Zuiganji temple, built in 828CE is one of the most famous and prominent Zen temples in the Tohoku region. Originally, it served as Tendai Buddhist temple; one of the earliest forms of Buddhism to arrive in Japan and begin to take roots in the culture. However, during the Kamakura Period (1192-1333) it was converted to a Zen Temple, which it has remained as until now. The construction of the present buildings was completed between 1604 and 1609 by the feudal lord Date Masamune (first lord of the Sendai Domain) after it had suffered some decline in the intervening years. The site has been declared as a national treasure and is a highly valued representation of the classic Japanese architectural style of that period.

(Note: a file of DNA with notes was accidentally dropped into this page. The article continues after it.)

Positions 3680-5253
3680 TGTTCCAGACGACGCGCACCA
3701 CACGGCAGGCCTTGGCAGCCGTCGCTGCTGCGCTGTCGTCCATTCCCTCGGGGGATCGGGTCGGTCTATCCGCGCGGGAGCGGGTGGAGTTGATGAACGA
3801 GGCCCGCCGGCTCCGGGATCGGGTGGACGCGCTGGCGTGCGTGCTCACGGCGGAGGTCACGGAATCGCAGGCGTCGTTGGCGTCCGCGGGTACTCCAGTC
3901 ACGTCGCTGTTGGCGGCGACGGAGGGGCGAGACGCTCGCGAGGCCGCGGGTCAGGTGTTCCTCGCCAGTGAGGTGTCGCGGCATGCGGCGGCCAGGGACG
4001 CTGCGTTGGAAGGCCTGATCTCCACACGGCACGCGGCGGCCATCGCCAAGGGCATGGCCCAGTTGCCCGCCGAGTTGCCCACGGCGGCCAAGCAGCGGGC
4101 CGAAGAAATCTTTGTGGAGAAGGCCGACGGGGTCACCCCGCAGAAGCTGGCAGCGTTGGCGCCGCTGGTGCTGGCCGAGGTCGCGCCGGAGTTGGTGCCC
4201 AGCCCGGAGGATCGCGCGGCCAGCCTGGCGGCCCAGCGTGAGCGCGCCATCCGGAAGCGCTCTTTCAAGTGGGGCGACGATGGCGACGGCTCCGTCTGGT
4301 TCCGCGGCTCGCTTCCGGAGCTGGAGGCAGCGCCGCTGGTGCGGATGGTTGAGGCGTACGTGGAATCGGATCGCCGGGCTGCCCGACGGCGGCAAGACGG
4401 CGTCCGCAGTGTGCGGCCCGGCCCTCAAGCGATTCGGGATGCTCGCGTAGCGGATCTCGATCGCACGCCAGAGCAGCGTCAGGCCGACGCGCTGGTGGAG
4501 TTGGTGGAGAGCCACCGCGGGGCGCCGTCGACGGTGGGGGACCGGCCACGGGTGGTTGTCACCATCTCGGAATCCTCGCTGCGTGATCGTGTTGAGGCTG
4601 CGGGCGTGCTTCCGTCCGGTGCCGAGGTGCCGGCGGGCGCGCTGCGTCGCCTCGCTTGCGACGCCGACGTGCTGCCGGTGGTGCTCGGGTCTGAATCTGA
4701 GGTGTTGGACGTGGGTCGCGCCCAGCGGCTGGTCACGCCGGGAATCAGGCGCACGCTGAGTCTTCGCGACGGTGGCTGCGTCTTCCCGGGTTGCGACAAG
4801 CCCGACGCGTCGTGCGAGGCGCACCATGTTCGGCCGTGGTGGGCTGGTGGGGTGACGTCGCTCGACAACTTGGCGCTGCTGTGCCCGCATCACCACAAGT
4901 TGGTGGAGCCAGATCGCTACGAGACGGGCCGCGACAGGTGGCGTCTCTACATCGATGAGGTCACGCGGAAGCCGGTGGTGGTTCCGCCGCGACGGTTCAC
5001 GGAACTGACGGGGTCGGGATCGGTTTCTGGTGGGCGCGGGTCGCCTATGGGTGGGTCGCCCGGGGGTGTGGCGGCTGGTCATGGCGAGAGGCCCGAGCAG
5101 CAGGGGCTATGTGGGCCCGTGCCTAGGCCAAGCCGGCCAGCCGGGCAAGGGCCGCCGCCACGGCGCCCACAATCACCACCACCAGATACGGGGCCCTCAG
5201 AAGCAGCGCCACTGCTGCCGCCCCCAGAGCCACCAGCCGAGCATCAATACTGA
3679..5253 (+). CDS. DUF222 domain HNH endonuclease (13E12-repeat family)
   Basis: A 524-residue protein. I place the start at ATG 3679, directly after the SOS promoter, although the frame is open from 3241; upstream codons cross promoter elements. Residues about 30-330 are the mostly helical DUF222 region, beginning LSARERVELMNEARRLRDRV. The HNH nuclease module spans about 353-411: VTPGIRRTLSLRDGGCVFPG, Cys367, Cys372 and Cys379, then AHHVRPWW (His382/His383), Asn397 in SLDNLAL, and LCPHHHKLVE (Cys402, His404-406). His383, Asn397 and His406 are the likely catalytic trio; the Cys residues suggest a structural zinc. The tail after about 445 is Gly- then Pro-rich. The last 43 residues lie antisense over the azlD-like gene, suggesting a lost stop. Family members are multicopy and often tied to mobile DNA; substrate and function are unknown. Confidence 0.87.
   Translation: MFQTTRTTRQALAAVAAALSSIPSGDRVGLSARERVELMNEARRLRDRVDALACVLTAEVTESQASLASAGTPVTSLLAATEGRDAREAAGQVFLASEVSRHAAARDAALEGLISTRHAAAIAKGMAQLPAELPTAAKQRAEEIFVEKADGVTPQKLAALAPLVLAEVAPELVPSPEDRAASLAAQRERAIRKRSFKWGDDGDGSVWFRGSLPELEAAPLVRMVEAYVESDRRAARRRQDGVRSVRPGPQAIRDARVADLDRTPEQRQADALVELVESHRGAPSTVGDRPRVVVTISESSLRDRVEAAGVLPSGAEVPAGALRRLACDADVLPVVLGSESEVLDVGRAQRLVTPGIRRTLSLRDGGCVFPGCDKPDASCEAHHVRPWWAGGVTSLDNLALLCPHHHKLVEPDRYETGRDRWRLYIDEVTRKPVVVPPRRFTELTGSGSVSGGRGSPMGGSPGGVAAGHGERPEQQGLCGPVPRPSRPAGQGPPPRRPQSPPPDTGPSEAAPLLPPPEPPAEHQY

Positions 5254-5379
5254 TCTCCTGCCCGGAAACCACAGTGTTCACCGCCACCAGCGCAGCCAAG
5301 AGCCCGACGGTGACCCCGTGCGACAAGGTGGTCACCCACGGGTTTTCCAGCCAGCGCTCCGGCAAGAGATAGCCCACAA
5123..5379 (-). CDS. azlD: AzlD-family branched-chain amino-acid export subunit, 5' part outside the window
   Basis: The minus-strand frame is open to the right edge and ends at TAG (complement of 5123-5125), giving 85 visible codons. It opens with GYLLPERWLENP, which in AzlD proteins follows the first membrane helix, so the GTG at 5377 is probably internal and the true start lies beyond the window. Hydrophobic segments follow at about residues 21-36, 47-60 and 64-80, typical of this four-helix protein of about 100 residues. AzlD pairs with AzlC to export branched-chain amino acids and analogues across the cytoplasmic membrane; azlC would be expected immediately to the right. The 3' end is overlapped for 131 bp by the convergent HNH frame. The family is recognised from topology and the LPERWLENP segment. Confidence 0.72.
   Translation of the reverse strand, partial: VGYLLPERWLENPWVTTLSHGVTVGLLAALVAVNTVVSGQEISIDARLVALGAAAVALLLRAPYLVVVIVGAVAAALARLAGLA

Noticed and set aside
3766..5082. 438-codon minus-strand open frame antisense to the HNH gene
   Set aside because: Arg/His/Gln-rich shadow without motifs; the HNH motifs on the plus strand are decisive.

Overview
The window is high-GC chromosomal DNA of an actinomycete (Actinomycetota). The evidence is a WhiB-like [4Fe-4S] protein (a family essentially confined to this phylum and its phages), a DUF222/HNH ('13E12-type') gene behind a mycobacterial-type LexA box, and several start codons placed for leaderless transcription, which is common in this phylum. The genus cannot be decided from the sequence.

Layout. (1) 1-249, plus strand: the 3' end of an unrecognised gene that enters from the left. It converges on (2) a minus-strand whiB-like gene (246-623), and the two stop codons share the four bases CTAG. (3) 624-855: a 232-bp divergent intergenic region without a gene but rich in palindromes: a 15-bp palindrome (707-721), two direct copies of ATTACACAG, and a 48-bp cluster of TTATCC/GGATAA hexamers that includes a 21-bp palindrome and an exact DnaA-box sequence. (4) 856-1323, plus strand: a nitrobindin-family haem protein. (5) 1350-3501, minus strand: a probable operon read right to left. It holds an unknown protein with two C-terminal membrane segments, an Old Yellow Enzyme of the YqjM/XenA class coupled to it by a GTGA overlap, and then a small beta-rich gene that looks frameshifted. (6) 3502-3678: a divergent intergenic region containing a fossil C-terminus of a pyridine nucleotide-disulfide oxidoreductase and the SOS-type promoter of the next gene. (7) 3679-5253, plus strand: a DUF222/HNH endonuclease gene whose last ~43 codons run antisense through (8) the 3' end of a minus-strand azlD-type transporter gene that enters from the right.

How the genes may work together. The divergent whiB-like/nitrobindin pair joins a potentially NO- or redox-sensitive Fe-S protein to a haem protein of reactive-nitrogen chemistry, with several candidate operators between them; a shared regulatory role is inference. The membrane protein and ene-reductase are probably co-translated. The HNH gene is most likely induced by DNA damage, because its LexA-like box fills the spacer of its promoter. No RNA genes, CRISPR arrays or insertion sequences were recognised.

Surrounded by a forest of cedar trees and with several nearby caves where monks once went to meditate, it is easy to see why this was the ideal setting for a temple as it gives the whole area a spiritual feel. The temple itself is known for its sliding doors, which are beautifully painted and gilded. Nearby is the Zuiganji Art Museum, which holds many of the treasures, statues and artefacts that have been associated with temple.
*Please note, the main hall is currently being renovated and will not be completed until 2018. The outside is therefore covered in scaffolding, however visitors can now enter the hall.